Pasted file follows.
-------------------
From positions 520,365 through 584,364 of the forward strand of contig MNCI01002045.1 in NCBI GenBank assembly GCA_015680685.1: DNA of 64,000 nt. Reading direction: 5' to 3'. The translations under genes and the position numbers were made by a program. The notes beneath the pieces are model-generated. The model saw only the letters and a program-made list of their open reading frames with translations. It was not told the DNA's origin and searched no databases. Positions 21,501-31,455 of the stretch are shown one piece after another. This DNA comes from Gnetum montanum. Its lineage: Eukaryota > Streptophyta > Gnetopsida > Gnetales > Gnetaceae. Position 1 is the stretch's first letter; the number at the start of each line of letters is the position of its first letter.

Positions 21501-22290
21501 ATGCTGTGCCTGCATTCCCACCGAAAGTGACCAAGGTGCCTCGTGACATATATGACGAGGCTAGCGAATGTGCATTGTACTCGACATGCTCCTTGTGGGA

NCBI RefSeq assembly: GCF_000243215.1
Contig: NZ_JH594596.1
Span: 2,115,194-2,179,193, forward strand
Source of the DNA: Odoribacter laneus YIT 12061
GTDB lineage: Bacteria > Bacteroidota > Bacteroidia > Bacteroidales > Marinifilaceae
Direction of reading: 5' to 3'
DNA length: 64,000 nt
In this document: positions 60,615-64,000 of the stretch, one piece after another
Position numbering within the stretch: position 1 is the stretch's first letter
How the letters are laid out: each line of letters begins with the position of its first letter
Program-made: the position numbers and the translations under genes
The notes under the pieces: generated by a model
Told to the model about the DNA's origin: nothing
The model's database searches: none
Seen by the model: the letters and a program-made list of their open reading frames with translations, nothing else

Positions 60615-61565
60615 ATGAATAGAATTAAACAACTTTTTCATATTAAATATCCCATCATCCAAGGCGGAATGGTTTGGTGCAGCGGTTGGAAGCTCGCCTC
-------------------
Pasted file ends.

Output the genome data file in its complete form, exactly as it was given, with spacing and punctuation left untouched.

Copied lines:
From positions 520,365 through 584,364 of the forward strand of contig MNCI01002045.1 in NCBI GenBank assembly GCA_015680685.1: DNA of 64,000 nt. Reading direction: 5' to 3'. The translations under genes and the position numbers were made by a program. The notes beneath the pieces are model-generated. The model saw only the letters and a program-made list of their open reading frames with translations. It was not told the DNA's origin and searched no databases. Positions 21,501-31,455 of the stretch are shown one piece after another. This DNA comes from Gnetum montanum. Its lineage: Eukaryota > Streptophyta > Gnetopsida > Gnetales > Gnetaceae. Position 1 is the stretch's first letter; the number at the start of each line of letters is the position of its first letter.

Positions 21501-22290
21501 ATGCTGTGCCTGCATTCCCACCGAAAGTGACCAAGGTGCCTCGTGACATATATGACGAGGCTAGCGAATGTGCATTGTACTCGACATGCTCCTTGTGGGA

NCBI RefSeq assembly: GCF_000243215.1
Contig: NZ_JH594596.1
Span: 2,115,194-2,179,193, forward strand
Source of the DNA: Odoribacter laneus YIT 12061
GTDB lineage: Bacteria > Bacteroidota > Bacteroidia > Bacteroidales > Marinifilaceae
Direction of reading: 5' to 3'
DNA length: 64,000 nt
In this document: positions 60,615-64,000 of the stretch, one piece after another
Position numbering within the stretch: position 1 is the stretch's first letter
How the letters are laid out: each line of letters begins with the position of its first letter
Program-made: the position numbers and the translations under genes
The notes under the pieces: generated by a model
Told to the model about the DNA's origin: nothing
The model's database searches: none
Seen by the model: the letters and a program-made list of their open reading frames with translations, nothing else

Positions 60615-61565
60615 ATGAATAGAATTAAACAACTTTTTCATATTAAATATCCCATCATCCAAGGCGGAATGGTTTGGTGCAGCGGTTGGAAGCTCGCCTC